Senior Sergeant Ashley Hull, Multicultural Australia regional manager Jill Armstrong, Queensland Human Rights Commission acting regional manager Rochelle Jupp, and SES Central Region regional manager Andrew Wyatt.
Senior Sergeant Ashley Hull, Multicultural Australia regional manager Jill Armstrong, Queensland Human Rights Commission acting regional manager Rochelle Jupp, and SES Central Region regional manager Andrew Wyatt.

Dinner event builds bonds in community, across faiths

More than 100 people from a variety of locally-represented cultures attended a dinner in Rockhampton on Friday night to foster relationships between community and religious leaders.

The Queensland Police Service in partnership with Multicultural Australia, the Queensland Human Rights Commission, Queensland Fire and Emergency Services, and Rockhampton Regional Council hosted the fourth annual Multi-Faith Dinner.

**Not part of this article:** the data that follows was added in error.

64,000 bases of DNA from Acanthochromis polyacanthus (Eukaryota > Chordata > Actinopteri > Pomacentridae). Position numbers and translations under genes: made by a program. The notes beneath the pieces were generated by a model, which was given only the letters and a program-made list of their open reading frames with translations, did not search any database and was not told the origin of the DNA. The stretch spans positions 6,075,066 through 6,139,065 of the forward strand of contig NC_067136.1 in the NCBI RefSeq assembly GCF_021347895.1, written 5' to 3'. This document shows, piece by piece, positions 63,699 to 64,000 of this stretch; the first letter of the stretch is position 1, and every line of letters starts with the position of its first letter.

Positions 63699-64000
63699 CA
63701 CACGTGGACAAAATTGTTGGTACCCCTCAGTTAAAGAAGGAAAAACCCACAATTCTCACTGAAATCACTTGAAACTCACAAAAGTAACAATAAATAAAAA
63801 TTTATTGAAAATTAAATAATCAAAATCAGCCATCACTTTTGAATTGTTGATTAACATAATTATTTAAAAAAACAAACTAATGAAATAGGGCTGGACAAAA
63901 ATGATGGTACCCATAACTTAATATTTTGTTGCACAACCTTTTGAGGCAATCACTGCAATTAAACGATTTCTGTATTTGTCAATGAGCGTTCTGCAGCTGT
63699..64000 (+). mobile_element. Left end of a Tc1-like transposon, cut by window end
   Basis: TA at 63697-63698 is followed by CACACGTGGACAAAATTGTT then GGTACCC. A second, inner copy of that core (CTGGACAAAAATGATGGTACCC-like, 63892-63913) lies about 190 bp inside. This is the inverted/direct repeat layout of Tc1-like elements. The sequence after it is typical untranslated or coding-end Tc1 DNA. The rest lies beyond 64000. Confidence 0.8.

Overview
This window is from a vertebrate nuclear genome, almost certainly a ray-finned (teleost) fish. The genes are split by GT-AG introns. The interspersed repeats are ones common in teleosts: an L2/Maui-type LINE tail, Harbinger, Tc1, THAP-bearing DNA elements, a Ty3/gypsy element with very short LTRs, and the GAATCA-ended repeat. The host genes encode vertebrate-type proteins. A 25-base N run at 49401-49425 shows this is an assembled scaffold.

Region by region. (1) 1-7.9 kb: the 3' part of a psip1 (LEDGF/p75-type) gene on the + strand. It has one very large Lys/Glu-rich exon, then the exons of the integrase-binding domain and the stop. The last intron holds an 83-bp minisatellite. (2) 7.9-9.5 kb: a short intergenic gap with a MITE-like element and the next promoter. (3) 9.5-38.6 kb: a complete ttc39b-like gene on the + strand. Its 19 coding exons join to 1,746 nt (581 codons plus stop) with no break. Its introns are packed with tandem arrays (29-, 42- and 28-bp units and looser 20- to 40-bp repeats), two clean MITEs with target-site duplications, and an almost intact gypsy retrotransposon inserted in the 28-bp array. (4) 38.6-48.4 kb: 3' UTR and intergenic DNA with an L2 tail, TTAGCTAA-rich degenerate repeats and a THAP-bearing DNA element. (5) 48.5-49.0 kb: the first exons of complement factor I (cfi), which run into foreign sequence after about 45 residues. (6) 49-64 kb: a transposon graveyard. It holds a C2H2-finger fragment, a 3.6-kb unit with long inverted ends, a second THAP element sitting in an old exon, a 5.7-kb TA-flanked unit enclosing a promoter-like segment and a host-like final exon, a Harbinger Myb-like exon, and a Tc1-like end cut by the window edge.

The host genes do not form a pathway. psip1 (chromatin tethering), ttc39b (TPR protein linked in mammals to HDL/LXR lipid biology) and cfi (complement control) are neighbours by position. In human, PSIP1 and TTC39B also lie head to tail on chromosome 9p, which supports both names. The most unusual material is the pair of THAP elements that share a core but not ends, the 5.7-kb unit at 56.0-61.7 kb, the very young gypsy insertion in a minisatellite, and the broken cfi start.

Senior Sergeant Ashley Hull said the dinner was becoming “more and more successful” each year.

“This dinner is important for police because it helps us build linkages and partnerships and points of contact with our multicultural and faith communities in Rockhampton, so it’s a very big part of building trust and communication,” he said.

“Over the last few years there’s been changes in community attitudes because of different international incidents or events, and so these events like this help us to build that communication and trust within individual communities.”

Multicultural Australia regional manager Jill Armstrong said it was important to provide an opportunity “for people to be seen to stand together”.

”By bringing together so many people from different cultures and races, we’ve noticed over the years how people are becoming more and more comfortable in interacting with each other,” she said.

“People really love it.”

SES Central Region regional manager Andrew Wyatt said that fostering multicultural relationships was vital for keeping people safe when natural disasters struck.

“Working with the emergency services is a really good thing for us to do to be able to build that trust, build the relationships with people in the community,” he said.

“Particularly when we have emergency-type events as we’ve seen in Central Highlands over the last 24 hours.”



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